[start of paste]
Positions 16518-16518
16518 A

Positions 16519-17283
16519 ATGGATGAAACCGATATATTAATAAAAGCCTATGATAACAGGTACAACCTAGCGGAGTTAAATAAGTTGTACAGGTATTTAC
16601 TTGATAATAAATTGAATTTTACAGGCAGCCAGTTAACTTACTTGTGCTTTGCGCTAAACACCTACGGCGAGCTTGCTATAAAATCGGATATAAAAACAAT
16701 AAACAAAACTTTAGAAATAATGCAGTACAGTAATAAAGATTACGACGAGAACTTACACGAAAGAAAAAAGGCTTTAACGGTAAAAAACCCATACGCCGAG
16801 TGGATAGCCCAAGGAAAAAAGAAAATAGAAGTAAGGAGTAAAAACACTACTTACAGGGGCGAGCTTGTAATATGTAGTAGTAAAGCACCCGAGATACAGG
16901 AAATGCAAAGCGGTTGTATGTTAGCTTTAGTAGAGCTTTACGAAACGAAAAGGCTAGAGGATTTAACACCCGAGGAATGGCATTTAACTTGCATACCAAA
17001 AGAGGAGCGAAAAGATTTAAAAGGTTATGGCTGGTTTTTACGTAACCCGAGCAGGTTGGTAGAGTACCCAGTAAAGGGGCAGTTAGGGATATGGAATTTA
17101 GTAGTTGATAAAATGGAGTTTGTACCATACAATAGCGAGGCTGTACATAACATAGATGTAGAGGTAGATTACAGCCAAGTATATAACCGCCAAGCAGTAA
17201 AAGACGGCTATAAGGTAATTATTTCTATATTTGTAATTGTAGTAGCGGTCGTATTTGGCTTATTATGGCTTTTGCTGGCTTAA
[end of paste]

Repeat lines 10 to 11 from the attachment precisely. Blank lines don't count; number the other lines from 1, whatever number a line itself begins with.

17101 GTAGTTGATAAAATGGAGTTTGTACCATACAATAGCGAGGCTGTACATAACATAGATGTAGAGGTAGATTACAGCCAAGTATATAACCGCCAAGCAGTAA
17201 AAGACGGCTATAAGGTAATTATTTCTATATTTGTAATTGTAGTAGCGGTCGTATTTGGCTTATTATGGCTTTTGCTGGCTTAA